Identification of genes related to the development of bamboo rhizome bud.

Wang K, Peng H, Lin E, Jin Q, Hua X, Yao S, Bian H, Han N, Pan J, Wang J, Deng M, Zhu M - J. Exp. Bot. (2009)

Anatomical comparison of the rhizome bud, bamboo shoot, and rhizome shoot during the development of Phyllostachys praecox. (A–C) Rhizome bud and its longitudinal section. (D–F) Bamboo shoot and its longitudinal section. (G–I) Rhizome shoot and its longitudinal section. Bar=100 μm.
© Copyright Policy - open-access
Related In: Results  -  Collection

License 1 - License 2
Show All Figures
getmorefigures.php?uid=PMC2803224&req=5

fig1: Anatomical comparison of the rhizome bud, bamboo shoot, and rhizome shoot during the development of Phyllostachys praecox. (A–C) Rhizome bud and its longitudinal section. (D–F) Bamboo shoot and its longitudinal section. (G–I) Rhizome shoot and its longitudinal section. Bar=100 μm.
Mentions: Rhizome buds of P. praecox usually develop into bamboo culms in spring and form new rhizomes in summer. Rhizome shoots and bamboo shoots are quite different in their anatomical structure, although they both originate from rhizome buds (Fig. 1). Regular meristems were observed on the tip of the rhizome buds, and many isolated procambia were found at the front of the rhizome shoots, corresponding to their ability for unlimited growth (Fig. 1A–C). However, the meristems on the tip of bamboo shoots were irregular, and no procambia were observed at the front. Interestingly, many lateral buds appeared on the sides of the bamboo shoots, implying that the bamboo shoot was a micro-miniature of the bamboo (Fig. 1D–F). Simultaneously, a few lateral smaller buds were observed on the sides of the rhizome shoots (Fig. 1G–I). These results suggest that the rhizome bud holds a key position for the rhizome shoot and/or bamboo shoot in differentiation and development.

Bottom Line: In the present study, the differences in anatomical structure among rhizome buds, rhizome shoots, and bamboo shoots were compared, and several genes related to the development of the bamboo rhizome bud were identified.The expression patterns of these genes revealed significant differences in rhizome shoots, rhizome buds, bamboo shoots, leaves, and young florets.To our knowledge, this is the first report that uses rice cross-species hybridization to identify genes related to bamboo rhizome bud development, and thereby contributes to the further understanding of the molecular mechanism involved in bamboo rhizome bud development.

View Article: PubMed Central - PubMed

Affiliation: State Key Laboratory of Plant Physiology and Biochemistry, Key Laboratory for Cell and Gene Engineering of Zhejiang Province, College of Life Sciences, Zhejiang University, Hangzhou, China.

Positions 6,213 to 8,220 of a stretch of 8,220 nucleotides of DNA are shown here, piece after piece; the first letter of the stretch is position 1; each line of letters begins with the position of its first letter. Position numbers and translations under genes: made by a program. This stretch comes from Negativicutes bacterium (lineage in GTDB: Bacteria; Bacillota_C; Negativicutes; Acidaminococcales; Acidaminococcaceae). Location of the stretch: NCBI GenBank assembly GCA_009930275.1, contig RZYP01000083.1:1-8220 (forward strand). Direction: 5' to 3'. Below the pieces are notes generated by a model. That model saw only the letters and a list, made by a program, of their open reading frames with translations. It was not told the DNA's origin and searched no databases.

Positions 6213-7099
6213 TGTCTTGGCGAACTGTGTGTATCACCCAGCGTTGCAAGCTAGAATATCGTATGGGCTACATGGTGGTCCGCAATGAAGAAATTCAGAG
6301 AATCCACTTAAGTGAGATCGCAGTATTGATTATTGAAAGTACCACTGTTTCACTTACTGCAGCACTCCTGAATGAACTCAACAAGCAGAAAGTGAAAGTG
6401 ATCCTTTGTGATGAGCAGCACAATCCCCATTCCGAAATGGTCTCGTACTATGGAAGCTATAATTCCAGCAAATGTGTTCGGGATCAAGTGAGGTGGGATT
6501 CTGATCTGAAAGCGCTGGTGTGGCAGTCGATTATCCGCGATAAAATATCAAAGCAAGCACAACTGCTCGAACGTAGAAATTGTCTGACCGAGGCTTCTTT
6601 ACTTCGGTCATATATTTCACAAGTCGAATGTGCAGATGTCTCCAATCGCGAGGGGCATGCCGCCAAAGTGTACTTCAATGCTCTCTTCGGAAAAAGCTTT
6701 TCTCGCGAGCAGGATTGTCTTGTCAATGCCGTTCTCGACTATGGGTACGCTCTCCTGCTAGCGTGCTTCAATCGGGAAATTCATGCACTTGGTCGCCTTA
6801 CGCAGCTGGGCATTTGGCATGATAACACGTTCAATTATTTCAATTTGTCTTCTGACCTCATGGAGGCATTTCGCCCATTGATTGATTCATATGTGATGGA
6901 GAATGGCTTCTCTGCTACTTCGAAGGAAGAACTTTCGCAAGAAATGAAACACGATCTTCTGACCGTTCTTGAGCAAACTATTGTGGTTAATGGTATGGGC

ABSTRACT
Bamboo (Phyllostachys praecox) is one of the largest members of the grass family Poaceae, and is one of the most economically important crops in Asia. However, complete knowledge of bamboo development and its molecular mechanisms is still lacking. In the present study, the differences in anatomical structure among rhizome buds, rhizome shoots, and bamboo shoots were compared, and several genes related to the development of the bamboo rhizome bud were identified. The rice cross-species microarray hybridization showed a total of 318 up-regulated and 339 down-regulated genes, including those involved in regulation and signalling, metabolism, and stress, and also cell wall-related genes, in the bamboo rhizome buds versus the leaves. By referring to the functional dissection of the homologous genes from Arabidopsis and rice, the putative functions of the 52 up-regulated genes in the bamboo rhizome bud were described. Six genes related to the development of the bamboo rhizome bud were further cloned and sequenced. These show 66-90% nucleotide identity and 68-98% amino acid identity with the homologous rice genes. The expression patterns of these genes revealed significant differences in rhizome shoots, rhizome buds, bamboo shoots, leaves, and young florets. Furthermore, in situ hybridization showed that the PpRLK1 gene is expressed in the procambium and is closely related to meristem development of bamboo shoots. The PpHB1 gene is expressed at the tips of bamboo shoots and procambium, and is closely related to rhizome bud formation and procambial development. To our knowledge, this is the first report that uses rice cross-species hybridization to identify genes related to bamboo rhizome bud development, and thereby contributes to the further understanding of the molecular mechanism involved in bamboo rhizome bud development.

Show MeSH